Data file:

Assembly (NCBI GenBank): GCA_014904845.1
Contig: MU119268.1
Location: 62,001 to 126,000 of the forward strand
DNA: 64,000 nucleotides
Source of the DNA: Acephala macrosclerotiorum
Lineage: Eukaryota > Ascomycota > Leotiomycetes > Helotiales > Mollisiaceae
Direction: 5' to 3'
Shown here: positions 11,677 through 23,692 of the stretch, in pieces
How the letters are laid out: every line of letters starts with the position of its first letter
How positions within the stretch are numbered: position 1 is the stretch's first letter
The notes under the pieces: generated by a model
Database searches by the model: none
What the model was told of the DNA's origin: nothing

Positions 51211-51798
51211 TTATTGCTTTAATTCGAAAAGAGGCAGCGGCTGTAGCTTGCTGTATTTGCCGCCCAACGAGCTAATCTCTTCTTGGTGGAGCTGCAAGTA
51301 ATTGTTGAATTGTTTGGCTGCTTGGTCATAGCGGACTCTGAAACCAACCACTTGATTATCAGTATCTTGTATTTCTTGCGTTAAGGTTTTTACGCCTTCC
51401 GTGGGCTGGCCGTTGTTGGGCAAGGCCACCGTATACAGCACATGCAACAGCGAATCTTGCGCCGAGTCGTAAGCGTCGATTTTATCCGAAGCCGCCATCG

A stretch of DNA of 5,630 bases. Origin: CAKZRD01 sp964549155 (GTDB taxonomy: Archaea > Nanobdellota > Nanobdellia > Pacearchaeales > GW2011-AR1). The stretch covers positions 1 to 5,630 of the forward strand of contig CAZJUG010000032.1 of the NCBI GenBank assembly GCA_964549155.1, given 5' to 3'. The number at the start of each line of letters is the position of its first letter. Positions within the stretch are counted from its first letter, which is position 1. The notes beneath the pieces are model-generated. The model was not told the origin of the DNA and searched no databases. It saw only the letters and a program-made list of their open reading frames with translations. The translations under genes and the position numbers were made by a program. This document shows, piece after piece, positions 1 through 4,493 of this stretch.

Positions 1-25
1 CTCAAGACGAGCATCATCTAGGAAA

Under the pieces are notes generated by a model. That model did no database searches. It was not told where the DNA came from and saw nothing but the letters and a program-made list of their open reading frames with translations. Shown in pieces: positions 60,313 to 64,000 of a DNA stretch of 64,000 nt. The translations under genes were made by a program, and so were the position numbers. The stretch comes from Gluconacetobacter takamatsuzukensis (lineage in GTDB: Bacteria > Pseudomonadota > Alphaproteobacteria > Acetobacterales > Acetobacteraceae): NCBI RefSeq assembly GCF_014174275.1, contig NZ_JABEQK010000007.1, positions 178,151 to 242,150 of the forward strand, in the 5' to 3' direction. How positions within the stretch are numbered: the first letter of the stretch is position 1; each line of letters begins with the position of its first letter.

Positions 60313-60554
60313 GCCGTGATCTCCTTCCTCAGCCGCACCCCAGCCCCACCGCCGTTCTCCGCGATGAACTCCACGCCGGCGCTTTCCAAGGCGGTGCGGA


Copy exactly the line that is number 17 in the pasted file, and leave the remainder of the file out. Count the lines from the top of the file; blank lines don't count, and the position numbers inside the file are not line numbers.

51401 GTGGGCTGGCCGTTGTTGGGCAAGGCCACCGTATACAGCACATGCAACAGCGAATCTTGCGCCGAGTCGTAAGCGTCGATTTTATCCGAAGCCGCCATCG